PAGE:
"There was no possible way this woman could have killed herself," John Miner told the Los Angeles Times for a story published Friday. "She had very specific plans for her future. She knew exactly what she wanted to do."
Miner, 86, said he would like to see another autopsy performed on Monroe and believes the large dose of barbiturates found in her body may have been administered by someone else.
Meanwhile, fans were holding their annual gathering Friday near her crypt at Westwood Village Memorial Park to honor the star of movies such as "Some Like It Hot."
Conspiracy theories about Monroe's Aug. 5, 1962, death have become part of her legend. Many continue to doubt the official conclusion of "probable suicide" reached after the 36-year-old actress was found naked and face down on a bed in her Brentwood home.
Miner is the former head of the Los Angeles County district attorney's medical-legal section. He provided the Times with notes he says he took of audiotapes made by Monroe's psychiatrist.
Miner said they show a motivated actress who wanted to do Shakespearean plays and promised her psychiatrist that she had thrown all her "pills in the toilet," a possible reference to her reported drug dependency.
The notes, which Miner called "extensive" and "nearly verbatim," also show Monroe obsessing about the Oscars, alleging she had a one-night stand with Joan Crawford and speaking candidly about the failures of her marriages to baseball star Joe DiMaggio and playwright Arthur Miller.
There has been no independent confirmation of the tapes, which Miner said he believes may have been made close to the time of Monroe's death. Miner said the psychiatrist, Dr. Ralph Greenson, played the tapes for him in 1962 on condition that he never reveal their contents, and that Greenson may have destroyed them before his 1979 death.
Miner said years after Greenson's death, he broke the promise after some biographers suggested that Greenson might be considered a suspect in Monroe's death.
Greenson's widow, Hildegard, told the Times that she did not know whether the tapes existed and never heard her husband discuss them.
According to Miner's notes, Monroe praised President John F. Kennedy but never indicates she slept with him. She does mention his brother, Robert F. Kennedy, saying "there is no room in my life for him."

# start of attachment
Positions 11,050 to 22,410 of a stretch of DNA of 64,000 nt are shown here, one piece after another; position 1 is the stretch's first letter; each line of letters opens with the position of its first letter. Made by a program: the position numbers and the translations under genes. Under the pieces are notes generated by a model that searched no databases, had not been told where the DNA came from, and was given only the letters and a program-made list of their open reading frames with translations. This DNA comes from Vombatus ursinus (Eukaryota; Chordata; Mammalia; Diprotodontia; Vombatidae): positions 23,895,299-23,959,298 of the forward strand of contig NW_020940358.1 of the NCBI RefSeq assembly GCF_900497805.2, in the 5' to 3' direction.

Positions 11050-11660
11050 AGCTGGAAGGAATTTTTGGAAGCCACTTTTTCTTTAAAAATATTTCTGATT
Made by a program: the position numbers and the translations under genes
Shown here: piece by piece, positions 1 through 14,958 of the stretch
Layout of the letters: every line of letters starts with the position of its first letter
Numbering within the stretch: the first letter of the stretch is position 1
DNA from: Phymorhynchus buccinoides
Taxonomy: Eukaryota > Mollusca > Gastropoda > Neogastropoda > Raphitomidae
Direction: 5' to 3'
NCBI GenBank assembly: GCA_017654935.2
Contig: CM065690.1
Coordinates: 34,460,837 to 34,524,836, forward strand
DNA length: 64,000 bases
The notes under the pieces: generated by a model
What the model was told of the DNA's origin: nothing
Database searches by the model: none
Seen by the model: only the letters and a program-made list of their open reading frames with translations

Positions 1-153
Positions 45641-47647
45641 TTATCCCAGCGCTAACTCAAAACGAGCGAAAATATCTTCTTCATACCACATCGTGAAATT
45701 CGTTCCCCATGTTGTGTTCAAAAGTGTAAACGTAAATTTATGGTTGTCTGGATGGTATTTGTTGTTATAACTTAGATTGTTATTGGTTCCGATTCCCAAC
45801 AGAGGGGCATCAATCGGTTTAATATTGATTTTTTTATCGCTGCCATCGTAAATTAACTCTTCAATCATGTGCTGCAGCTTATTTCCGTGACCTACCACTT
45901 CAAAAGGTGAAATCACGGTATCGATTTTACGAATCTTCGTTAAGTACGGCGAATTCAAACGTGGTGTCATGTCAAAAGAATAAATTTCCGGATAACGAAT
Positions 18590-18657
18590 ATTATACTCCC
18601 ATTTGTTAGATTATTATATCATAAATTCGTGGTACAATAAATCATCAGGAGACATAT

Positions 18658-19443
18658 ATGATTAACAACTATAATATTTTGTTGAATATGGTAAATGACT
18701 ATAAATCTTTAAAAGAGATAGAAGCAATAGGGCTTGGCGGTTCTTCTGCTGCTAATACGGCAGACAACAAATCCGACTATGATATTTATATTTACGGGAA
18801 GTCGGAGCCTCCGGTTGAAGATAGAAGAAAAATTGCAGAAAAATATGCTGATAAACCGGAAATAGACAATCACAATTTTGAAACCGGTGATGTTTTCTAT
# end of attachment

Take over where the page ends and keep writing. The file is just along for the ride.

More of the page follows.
"I want someone else to tell him it's over," she says, according to Miner's notes.
Miner has shown his notes to several people in recent years and excerpts appeared in Matthew Smith's book "Marilyn's Last Words: Her Secret Tapes and Mysterious Death."
However, the Times received previously unpublished parts from Miner.
The district attorney's office re-examined Monroe's death in 1982 and interviewed Miner but determined there wasn't enough evidence to open a criminal investigation.
At the time, Miner mentioned that Greenson had the taped interviews but never said he had notes of them, said Ronald Carroll, a former deputy district attorney who conducted the review.
If Miner had mentioned the notes, Carroll said he probably would have sought them through a grand jury subpoena.
Here is what the 1992 best-selling book, Double Cross: The Explosive, Inside Story Of The Mobster Who Controlled America had to say about Marilyn Monroe's murder on pp. 314-315:
Bobby Kennedy finally did appear at Marilyn's home, late on Saturday, accompanied by another man. Listening in on the conversation, Giancana's men ascertained that Marilyn was more than a little angry at Bobby. She became agitated - hysterical in fact - and in response, they heard Kennedy instruct the man with him, evidently a doctor, to give her a shot to "calm her down." Shortly thereafter, the attorney general and the doctor left.
The killers waited for the cover of darkness and, sometime before midnight, entered Marilyn's home. She struggled at first, it was said, but already drugged by the injected sedative, thanks to Bobby's doctor friend, their rubber-gloved hands easily forced her nude body to the bed. Calmly, and with all the efficiency of a team of surgeons, they taped her mouth shut and preceded to insert a specially "doctored" Nembutal suppository into her anus. Then they waited.
The suppository, which [Charles] Nicoletti said had been prepared by the same Chicago chemist who concocted the numerous chemical potions for the Castro hit, had been a brilliant choice. A lethal dosage of sedatives administered orally, and by force, would have been too risky, causing suspicious bruising during a likely struggle, as well as vomiting - a side effect that typically resulted from ingesting the huge quantities necessary to guarantee death.
Using a suppository would eliminate any hope of reviving Marilyn, should she be found, since the medication was quickly absorbed through the anal membrane directly into the bloodstream. There'd be nothing in the stomach to pump out. Additionally, a suppository was as fast acting as an injection, but left no needle mark for a pathologist to discover. In short, it was the perfect weapon with which to kill Marilyn Monroe.
Indeed, within moments of insertion, the suppository's massive combination of barbiturates and chlorylhydrate quickly entered her bloodstream, rendering her totally unconscious. The men carefully removed the tape, wiped her mouth clean, and placed her across the bed. Their job completed, they left as quietly as they had come.
It as at this point that Giancana had hoped "Act Two" of the drama would begin - that next, Bobby Kennedy's affair with the distraught, love-scorned starlet would be exposed.